New Jersey Hurricane Irene and Preparedness Update

Bookmark and Share   While the exact projected track of a hurricane can never be predicted, the general track can and at this point in time, expert consensus projects Hurricane Irene to be on a track that takes it right up the East Coast.  In the forecast model below, the eye of the hurricane directly passes over Monmouth and Ocean counties around 9:00 pm Sunday evening.  It also projects that maximum sustained winds around the eye may be as high as 93 or 94 mph.

Cick here to play a frame by frame animation of the storms projected track

Before and after the eye storm passes over, Hurricane Irene will be wreaking havoc. 

While tropical systems of this sort often pick up speed and move through our area relatively quickly, right now Hurricane Irene is expected to be a slow mover.  This means that devastating winds and bands and pockets of torrential rains will be hammering the area for hours before and after the eye passes over  or near New Jersey ort portions of the state such as Monmouth and Ocean counties. 

Compunding the problem will be the heavy rains that the area has already experienced in the days before Irene.  Those hevy rains have already soaked the area and will only make it harder for the ground to better absorb the heavy rains of Irene.

But the most damaging affects of Hurricane Irene will be its tidal surge.  Bays such as Raritan will be seeing a steady flow of wind driven waves fill their basins with abnormally heavy volumes of water.  As a result, extremely high tides will bring water further inland and create dangerous flood conditions.   Adding to the problem will be extra high tides that will be in place becuase of this weekends full moon.

The state Office of Emergency Management says if Hurricane Irene maintains both its projected track and strength,  evacuations of communities along the Jersey shore due to tidal and storm surge flooding, will be be likely.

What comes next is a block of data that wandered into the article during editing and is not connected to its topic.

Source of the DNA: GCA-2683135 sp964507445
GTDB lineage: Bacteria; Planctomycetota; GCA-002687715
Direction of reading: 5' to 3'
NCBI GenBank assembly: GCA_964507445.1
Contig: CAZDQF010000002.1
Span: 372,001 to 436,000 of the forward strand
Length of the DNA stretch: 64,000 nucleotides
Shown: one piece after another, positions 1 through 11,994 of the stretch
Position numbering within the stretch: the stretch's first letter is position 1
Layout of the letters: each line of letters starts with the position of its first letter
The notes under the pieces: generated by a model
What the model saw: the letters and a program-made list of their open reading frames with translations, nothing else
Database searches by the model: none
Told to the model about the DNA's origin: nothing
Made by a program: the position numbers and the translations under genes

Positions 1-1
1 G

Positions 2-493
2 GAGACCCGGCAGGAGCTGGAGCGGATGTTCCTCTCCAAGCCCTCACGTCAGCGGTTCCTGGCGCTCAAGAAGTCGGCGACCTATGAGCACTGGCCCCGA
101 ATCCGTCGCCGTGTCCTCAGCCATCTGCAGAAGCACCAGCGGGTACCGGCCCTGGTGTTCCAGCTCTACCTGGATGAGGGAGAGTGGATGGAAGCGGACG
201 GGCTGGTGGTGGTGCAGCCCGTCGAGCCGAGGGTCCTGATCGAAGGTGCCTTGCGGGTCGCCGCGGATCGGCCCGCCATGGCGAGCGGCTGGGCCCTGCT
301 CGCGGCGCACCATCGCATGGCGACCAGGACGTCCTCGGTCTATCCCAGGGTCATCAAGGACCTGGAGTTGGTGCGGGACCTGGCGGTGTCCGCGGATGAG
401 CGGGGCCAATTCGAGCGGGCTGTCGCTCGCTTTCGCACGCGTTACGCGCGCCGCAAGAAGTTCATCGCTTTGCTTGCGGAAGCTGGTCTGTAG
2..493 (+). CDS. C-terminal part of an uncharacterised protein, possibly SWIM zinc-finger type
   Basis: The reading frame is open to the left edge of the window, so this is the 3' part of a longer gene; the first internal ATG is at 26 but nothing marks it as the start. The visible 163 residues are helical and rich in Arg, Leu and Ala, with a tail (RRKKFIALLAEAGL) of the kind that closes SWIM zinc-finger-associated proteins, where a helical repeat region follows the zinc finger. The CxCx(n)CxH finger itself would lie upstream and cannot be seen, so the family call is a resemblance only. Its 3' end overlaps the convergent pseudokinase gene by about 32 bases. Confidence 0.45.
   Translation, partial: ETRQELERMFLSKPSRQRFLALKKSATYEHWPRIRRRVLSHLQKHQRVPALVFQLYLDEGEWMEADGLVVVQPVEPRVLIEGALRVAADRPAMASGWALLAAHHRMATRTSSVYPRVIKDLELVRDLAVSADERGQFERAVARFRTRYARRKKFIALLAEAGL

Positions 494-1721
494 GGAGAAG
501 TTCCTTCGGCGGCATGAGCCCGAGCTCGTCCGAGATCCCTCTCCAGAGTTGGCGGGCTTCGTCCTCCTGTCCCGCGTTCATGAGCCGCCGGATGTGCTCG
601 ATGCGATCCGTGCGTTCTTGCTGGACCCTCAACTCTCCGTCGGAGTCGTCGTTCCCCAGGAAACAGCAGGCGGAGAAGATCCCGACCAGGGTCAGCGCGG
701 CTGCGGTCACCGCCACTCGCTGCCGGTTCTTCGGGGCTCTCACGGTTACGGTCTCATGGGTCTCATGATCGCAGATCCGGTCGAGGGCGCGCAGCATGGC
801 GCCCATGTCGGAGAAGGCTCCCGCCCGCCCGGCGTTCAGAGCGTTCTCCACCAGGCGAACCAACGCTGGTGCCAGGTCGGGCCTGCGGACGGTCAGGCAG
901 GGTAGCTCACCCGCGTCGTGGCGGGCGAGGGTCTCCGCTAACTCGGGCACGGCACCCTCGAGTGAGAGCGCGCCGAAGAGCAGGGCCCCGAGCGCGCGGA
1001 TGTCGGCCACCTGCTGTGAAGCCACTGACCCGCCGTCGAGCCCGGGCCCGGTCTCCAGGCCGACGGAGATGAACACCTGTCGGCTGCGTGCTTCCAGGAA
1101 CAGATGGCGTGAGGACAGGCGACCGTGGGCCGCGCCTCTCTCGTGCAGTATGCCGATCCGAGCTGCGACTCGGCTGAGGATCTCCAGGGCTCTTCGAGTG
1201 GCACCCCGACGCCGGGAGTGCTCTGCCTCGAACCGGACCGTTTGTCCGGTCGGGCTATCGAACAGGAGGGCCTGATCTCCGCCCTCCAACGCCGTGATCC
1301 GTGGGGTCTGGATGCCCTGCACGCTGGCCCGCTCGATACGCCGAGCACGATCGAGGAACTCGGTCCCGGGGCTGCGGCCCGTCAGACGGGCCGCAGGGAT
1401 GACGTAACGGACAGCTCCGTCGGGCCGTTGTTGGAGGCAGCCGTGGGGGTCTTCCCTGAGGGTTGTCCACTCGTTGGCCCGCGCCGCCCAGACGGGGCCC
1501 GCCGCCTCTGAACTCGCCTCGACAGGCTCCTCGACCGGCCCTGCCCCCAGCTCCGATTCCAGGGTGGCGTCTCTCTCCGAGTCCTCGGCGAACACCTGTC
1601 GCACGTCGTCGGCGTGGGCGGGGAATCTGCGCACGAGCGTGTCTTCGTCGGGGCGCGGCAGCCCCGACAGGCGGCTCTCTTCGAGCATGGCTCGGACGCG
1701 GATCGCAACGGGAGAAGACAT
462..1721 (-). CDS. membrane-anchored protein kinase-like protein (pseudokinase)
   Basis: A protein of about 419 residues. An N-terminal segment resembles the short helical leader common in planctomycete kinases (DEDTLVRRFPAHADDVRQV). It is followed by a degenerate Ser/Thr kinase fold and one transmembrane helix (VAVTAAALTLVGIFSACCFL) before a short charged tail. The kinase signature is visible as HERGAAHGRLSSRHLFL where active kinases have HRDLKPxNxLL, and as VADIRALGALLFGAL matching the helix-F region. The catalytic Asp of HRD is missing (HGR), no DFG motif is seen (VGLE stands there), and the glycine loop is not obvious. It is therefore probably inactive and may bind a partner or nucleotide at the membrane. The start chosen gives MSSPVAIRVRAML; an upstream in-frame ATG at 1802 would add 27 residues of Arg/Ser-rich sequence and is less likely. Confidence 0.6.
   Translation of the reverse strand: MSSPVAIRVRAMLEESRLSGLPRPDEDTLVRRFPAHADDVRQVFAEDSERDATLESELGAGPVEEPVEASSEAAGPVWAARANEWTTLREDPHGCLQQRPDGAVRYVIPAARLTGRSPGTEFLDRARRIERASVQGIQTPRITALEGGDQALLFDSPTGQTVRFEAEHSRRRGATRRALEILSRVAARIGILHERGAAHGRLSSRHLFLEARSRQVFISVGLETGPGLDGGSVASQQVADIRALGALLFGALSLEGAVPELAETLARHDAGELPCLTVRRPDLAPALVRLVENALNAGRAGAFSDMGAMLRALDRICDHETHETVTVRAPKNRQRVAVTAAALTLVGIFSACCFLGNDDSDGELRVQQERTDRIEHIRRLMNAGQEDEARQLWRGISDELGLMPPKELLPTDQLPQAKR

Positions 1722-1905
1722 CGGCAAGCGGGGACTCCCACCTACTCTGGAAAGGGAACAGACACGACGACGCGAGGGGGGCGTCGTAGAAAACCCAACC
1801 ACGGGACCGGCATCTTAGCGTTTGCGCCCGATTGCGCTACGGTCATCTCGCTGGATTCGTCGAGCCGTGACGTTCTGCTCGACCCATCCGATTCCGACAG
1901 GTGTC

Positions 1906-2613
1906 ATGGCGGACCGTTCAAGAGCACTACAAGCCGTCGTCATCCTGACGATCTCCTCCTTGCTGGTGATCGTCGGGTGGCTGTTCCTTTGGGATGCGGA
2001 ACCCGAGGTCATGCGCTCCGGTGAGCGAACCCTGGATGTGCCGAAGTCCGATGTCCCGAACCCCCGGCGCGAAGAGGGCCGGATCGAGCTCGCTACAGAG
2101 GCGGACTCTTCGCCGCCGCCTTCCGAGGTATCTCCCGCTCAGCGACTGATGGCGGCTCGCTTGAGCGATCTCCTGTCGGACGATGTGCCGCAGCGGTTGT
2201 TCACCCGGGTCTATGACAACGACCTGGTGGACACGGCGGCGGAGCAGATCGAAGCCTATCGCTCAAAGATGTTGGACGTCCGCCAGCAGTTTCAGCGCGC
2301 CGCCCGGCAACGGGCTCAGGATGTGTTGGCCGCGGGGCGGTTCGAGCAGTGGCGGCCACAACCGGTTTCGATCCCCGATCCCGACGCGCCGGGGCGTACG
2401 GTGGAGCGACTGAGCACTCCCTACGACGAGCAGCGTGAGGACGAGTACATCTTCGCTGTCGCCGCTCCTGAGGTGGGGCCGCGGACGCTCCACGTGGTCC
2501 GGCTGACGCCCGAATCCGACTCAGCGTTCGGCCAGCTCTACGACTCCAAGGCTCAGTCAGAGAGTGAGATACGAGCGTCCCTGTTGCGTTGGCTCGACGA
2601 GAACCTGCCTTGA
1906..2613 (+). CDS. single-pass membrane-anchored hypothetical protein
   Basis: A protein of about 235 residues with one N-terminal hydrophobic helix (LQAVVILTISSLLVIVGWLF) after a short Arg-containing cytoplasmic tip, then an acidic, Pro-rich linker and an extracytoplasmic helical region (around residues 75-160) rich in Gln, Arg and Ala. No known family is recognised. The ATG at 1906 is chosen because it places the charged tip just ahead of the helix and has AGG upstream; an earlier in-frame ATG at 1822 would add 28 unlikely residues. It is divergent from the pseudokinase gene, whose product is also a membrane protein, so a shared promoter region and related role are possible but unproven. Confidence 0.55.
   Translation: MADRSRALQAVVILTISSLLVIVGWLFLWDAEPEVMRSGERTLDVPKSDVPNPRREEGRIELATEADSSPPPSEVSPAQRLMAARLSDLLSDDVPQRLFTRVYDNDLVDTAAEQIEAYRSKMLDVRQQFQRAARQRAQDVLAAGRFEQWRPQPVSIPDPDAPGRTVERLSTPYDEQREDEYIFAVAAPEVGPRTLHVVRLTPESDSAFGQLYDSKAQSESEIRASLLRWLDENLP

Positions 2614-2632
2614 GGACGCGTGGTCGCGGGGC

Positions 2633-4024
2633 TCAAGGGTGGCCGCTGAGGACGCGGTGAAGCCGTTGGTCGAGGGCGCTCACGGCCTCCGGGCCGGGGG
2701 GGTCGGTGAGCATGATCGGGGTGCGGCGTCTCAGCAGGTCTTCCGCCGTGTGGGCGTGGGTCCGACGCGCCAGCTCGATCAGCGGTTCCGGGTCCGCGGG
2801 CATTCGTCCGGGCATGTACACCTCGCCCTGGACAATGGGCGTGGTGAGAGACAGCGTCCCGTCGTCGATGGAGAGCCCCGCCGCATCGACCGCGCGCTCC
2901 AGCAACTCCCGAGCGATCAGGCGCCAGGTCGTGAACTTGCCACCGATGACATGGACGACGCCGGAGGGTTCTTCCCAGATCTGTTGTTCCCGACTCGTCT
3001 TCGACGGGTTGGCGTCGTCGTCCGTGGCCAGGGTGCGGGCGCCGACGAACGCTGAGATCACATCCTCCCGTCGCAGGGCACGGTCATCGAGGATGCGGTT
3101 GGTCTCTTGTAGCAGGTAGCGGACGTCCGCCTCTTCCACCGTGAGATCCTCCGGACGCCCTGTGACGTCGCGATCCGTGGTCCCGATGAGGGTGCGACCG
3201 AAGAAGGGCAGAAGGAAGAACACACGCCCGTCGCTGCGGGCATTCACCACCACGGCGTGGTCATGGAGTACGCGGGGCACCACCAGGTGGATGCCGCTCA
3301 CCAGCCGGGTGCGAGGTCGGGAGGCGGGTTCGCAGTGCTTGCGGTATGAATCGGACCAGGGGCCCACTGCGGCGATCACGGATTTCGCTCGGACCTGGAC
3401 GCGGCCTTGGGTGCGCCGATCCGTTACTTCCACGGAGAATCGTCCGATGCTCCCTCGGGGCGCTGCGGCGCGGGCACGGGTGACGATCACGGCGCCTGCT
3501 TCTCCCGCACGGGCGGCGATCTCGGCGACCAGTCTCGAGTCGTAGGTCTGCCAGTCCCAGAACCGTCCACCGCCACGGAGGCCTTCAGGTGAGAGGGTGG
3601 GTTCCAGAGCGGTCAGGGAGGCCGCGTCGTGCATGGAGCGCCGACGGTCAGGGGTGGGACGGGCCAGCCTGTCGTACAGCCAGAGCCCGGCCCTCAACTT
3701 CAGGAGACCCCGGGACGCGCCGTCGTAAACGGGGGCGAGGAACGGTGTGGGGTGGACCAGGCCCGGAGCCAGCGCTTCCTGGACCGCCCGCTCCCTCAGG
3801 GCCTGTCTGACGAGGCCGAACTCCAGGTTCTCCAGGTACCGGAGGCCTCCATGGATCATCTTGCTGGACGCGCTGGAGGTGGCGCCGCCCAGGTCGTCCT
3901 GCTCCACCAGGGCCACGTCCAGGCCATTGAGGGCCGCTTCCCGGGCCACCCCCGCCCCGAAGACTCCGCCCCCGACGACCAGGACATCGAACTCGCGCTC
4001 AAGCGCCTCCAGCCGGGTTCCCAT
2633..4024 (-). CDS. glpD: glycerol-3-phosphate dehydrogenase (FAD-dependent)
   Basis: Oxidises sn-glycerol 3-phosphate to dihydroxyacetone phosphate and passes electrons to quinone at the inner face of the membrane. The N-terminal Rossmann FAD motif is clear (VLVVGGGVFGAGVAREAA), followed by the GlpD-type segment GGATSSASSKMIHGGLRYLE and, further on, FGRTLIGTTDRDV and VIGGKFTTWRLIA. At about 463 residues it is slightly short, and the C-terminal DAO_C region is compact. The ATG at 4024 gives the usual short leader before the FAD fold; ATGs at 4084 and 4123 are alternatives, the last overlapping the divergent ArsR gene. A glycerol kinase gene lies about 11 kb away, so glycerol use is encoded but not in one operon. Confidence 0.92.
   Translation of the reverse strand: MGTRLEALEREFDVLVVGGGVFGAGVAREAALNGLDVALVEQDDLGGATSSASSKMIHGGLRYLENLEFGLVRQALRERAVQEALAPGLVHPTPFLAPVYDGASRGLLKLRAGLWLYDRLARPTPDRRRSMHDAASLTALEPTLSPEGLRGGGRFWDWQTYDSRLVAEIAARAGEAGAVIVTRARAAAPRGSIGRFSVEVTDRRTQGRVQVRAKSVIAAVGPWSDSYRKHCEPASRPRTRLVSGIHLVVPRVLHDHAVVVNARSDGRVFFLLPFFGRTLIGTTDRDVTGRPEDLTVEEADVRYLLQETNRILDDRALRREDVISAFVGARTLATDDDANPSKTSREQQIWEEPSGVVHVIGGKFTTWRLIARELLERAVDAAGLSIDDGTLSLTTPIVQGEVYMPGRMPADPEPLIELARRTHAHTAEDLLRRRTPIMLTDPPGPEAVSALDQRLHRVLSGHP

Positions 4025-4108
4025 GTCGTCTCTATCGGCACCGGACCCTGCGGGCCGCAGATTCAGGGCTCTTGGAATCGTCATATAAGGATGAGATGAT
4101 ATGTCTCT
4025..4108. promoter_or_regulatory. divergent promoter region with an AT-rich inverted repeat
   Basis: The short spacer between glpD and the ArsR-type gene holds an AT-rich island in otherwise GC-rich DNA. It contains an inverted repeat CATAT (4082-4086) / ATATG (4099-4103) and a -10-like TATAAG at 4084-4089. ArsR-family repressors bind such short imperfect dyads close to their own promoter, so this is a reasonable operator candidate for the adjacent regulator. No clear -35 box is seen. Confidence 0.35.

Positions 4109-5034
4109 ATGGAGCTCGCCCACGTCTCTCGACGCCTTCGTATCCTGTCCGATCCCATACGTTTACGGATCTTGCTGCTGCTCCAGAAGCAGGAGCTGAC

Shore residents should make sure emergency supply kits for their home and cars are fully stocked.  New Jersey residents should also  have a plan in place in case of an evacuation order and should stay informed about the threat from the storm.

When local, county or State officials order you to evacuate , they will provide specific information about the roads you should take. Police and first responders will be posted in your community to direct traffic and block roads that are unsafe.

In the meantime, you can a view a county-by-county  run down on the evacuation routes nearest you.  It is important to remember this though.  Do not wait to evacuate at the last minute.  New Jersey is the most densely populated state in the nation.  That means that with such a heavy concentration of people in such a relatively small space we are prone to traffic jams and you do not want to be fleeing for safety in a ten mile back up on the Garden State Parkway or any of the established evacuation routes.

The Maps:

New Jersey Coastal Evacuation Maps
New Jersey Storm Surge Maps

Hurricane Irene is not something to be taken likely and while some may be feeling that all this discussion about it, is simply increasing anxiety.  None of this is meant to inspire fear or to exaggerate the effects of the storm.  It is simply meant as a means for you to prepare for the worst, if it should become possible.  Currently the worst effects of this storm are very possible and those in its possible path need to be aware of the dangers and do their best to stay informed about its developments and be prepared to take the measures that will help you avoid the worst.

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3 responses to “New Jersey Hurricane Irene and Preparedness Update

  1. Debra

    I also hear that a school in Holmdel, NJ is a shelter. That is only about 20 minutes south of me, and they are not saying anything but that the eye of the storm will be going right through monmouth county and that is where I live! What are we supposed to do? Stay in Matawan or get the hell out!?

  2. C E S

    I believe they have mentioned LBI, and the effects of Irene, and advised people to relocate, but there is no mention of Barnegat. Please advise on this area

  3. Pingback: New Jersey Residents Can Provide and Receive Valuable Hurricane Information on Facebook « Politics 24/7

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